Japan has been working to diversify its sources of rare earth metals since its imports have increased in recent years due to the rising output of EVs, wind turbines and other products that use permanent magnets.
In January, Japan amended its Mining Act to target rare earth minerals, recognizing their importance to fuel a shift towards green energy amid increased market demands for EVs and other products.
Saudi Arabia is similarly searching for new rare earth deposits at home as part of its Vision 2030 strategy.
According to the Ministry of Industry and Mineral Resources, Saudi Arabia possesses over 20 different types of minerals, including gold, iron, copper, granite and marble. Resources currently being mined in the Kingdom include iron, copper and zinc.
In March, the ministry announced indicative timelines for the bidding cycle of five new mineral exploration opportunities showcased at the Future Minerals Forum 2023 in January in Riyadh. The move marks a strategic shift in the Kingdom towards the discovery and extraction of metals and minerals aiding the country’s transition towards green energy.
Such new investment opportunities aim to explore the mineral resources in the Kingdom, diversify its economy away from an oil-based carbon economy and achieve the goals of Vision 2030 by raising the mining sector’s contribution to the GDP to $64 billion by 20230. Moreover, by investing in mining, the Kingdom aims to diversify its economy and solidify mining as the third pillar of the national industry.
As part of this, in May, Saudi Arabia issued 34 new minings licenses, bringing the total number of permits in the industry to 2,365.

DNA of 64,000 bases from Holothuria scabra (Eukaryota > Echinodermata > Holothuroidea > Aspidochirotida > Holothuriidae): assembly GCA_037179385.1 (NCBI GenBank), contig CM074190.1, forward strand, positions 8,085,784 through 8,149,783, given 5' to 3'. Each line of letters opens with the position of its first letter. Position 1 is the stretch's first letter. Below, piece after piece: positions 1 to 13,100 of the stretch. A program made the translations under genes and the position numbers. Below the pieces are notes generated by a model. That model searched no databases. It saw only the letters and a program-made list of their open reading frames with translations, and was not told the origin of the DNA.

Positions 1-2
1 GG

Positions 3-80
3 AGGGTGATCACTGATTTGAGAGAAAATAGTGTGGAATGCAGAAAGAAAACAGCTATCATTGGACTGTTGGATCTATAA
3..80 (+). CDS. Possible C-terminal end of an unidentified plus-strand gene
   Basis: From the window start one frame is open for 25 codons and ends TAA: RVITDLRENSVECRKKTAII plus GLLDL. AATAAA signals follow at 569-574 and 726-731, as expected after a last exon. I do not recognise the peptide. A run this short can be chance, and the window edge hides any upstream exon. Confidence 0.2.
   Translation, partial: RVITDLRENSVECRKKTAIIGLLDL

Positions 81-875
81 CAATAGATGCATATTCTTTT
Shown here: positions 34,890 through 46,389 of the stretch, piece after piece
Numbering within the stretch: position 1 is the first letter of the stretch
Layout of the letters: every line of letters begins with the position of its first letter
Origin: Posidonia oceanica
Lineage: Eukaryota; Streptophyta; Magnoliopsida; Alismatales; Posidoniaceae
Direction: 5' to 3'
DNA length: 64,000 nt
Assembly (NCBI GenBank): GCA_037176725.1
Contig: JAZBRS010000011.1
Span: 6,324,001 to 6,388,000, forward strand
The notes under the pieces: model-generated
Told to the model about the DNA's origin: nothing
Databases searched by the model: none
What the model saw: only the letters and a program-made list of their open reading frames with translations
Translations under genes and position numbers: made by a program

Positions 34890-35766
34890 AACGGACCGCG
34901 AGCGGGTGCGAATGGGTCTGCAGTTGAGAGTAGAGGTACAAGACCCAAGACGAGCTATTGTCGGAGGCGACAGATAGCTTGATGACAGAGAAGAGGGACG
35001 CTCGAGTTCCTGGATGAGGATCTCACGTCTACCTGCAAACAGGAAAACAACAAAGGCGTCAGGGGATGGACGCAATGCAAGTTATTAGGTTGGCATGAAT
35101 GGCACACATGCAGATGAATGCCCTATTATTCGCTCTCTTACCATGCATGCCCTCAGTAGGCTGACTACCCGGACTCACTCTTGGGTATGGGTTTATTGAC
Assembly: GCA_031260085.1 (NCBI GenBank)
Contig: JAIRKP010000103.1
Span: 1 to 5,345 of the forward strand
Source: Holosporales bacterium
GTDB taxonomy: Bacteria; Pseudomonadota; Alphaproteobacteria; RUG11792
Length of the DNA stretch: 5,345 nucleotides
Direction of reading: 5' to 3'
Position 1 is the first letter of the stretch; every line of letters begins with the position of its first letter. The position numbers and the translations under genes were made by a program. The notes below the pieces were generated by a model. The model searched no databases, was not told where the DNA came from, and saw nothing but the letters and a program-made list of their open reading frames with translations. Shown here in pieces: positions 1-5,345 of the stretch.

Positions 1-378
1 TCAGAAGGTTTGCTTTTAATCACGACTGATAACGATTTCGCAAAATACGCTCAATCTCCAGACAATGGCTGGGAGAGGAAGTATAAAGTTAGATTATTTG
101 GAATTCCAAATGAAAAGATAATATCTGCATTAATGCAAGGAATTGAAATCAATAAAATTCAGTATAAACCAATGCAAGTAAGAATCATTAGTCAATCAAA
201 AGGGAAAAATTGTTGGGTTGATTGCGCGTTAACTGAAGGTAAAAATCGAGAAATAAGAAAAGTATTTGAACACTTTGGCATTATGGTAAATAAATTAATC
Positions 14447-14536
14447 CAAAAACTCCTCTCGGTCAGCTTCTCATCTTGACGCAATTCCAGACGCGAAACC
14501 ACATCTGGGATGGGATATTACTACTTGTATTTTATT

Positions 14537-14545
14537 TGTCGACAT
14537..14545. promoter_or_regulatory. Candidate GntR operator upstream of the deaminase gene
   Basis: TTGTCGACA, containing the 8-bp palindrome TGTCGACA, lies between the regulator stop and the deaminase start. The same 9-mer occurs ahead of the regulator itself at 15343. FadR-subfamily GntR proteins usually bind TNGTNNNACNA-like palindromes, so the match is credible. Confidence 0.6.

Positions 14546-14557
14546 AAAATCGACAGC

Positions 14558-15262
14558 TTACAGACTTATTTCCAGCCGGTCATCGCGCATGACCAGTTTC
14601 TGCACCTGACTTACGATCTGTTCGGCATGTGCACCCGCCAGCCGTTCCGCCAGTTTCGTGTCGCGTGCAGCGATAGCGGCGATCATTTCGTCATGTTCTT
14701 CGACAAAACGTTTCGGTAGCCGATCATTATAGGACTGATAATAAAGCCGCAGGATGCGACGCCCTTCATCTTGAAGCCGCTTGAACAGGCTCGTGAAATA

Of those 1,475 licenses are for building materials quarries and 644 for exploration.
Saudi businessman Ali Husein Alireza, managing director of Haji Husein Alireza & Co. Ltd, told Arab News that the Kingdom and Japan “complement each other” when it comes to the mineral exploration industry.
“Japan’s industrial complex has this need and Saudi Arabia’s mineral wealth is a potential source to achieve this goal, whether from Saudi Arabia or other places where the two countries can invest together,” he said.
Reza further emphasized how Saudi Arabia can also benefit from expanding its minerals industry and gaining technical knowledge and know-how in the sector by using Japanese expertise, adding how the strengthened economic ties “offer an overlapping desire in the business sector to address world demand for minerals much needed for the industries of the future.”
Presently, only a handful of countries produce most of the world’s rare earth minerals, including elements used in EV batteries such as cobalt and lithium.
China produces 70 percent of the global production of rare earth metals, followed by the US, Myanmar, Australia and Thailand, which together account for 24 percent of the remaining mine production, according to Mineral Commodity Summaries 2023, a report released by the US Department of the Interior.
“China dominates the market of rare earths, as the importance of rare earth minerals is set to increase over time due to their usage in electric vehicles — where they’re used as permanent magnets. Japan’s 2050 net-zero target has a huge China risk issue,” Viktor Katona, head of oil analysis at Kpler, told Arab News.
“While the United States is the second-largest, rare earth element producer globally, with some 13-14 percent of global supply, it is unlikely to share it widely even with strategic allies as domestic producers would seek to clinch deals and keep the minerals at home,” added Katona, concluding: “Consequently, Japan has a sourcing problem. The largest, rare-earth resources are in geopolitically inconvenient countries — China, Russia, Vietnam or even Brazil might be against Japanese entry into their markets.”